The May 10, 1873 Battle of Dry Lake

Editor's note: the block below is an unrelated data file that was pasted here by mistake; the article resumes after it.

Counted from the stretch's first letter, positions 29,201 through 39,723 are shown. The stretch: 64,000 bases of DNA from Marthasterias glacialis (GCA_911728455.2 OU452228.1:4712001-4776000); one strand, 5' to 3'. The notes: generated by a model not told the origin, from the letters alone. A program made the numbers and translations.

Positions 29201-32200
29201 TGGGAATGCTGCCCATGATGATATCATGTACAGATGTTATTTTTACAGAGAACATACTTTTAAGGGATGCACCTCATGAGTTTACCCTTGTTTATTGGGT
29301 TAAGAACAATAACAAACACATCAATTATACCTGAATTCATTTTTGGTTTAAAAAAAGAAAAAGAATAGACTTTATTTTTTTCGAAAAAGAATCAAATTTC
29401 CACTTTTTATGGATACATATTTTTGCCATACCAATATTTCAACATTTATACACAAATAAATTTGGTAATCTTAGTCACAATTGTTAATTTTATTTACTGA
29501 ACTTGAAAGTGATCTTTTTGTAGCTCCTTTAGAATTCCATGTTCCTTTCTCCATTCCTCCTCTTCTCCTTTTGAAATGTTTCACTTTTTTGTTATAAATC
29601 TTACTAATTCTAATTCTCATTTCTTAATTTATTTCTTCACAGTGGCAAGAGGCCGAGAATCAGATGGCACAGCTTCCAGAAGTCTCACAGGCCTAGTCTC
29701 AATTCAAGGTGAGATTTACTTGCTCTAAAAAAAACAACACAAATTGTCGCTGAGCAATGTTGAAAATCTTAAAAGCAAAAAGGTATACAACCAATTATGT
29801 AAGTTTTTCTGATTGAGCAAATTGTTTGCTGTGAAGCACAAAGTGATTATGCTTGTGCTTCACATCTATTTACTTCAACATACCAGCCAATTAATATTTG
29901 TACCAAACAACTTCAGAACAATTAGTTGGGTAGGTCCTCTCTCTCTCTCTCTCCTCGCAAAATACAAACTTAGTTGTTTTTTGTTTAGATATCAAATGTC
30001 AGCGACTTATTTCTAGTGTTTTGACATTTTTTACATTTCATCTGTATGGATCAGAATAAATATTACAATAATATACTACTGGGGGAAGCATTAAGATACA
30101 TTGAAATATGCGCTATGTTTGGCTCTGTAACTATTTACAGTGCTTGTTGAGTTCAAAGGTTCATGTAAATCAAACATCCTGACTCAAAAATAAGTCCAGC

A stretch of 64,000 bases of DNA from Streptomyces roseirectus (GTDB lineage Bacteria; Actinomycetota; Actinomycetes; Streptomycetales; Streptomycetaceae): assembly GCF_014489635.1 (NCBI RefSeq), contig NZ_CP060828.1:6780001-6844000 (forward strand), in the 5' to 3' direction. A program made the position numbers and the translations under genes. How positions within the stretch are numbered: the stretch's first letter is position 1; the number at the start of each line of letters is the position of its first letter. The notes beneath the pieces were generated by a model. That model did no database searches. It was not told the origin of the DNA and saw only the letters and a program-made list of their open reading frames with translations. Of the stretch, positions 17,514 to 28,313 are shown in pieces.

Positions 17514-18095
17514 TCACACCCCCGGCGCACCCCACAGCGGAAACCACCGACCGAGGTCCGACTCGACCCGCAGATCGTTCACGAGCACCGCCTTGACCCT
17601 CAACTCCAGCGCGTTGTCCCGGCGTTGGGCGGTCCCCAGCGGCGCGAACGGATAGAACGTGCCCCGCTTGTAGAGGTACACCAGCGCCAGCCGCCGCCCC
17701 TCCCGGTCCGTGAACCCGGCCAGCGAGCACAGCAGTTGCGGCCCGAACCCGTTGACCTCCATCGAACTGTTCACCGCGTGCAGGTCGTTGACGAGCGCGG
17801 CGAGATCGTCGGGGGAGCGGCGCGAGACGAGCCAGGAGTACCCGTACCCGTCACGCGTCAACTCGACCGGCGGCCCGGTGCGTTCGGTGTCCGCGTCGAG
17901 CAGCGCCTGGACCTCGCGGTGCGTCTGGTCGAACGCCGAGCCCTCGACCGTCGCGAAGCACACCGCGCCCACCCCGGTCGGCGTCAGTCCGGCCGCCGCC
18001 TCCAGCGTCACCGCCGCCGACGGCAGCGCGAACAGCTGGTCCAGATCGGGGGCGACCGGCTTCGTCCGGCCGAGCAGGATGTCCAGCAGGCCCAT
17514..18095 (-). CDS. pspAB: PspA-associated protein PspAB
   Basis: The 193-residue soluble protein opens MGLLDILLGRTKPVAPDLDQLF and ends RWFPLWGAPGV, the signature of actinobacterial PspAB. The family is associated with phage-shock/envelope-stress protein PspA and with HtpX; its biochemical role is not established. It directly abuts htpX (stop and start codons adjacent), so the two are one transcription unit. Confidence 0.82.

On the morning of May 10, 1873, a force of Anishinabe Soldiers attacked a camp of American Soldiers and their Indian allies. They were desperate and badly in need of water and probably food. In the battle that followed, the Americans were victorious but at a cost. American casualties in the Battle of Dry Lake, were 5 killed including 2 of their Indian allies, and 12 wounded. Anishinabe casualties were 5 killed and an unknown number were wounded. After this battle, a dispute erupted among the Anishinbek which resulted in one group agreeing to surrender to the Americans as long as if they were granted amnesty if they helped the whites find Captain Jack. That group was led by Hooker Jim. Captain Jack was captured on June 4, 1873, then executed. Along with Captain Jack, the Americans also captured John Schonchin, Black Jim, and Boston Charley, and had them executed as well. All 4 were executed on October 3, 1873, at Fort Klamath. Many of the supposed Modocs (they were really Anishinabe) were kept as prisoners of war. They were then sent to Oklahoma. Those Anishinabek who eluded capture, continued to live in isolated regions in the California, Idaho, Nevada, and Oregon region. After this battle, the so called Modoc War ended.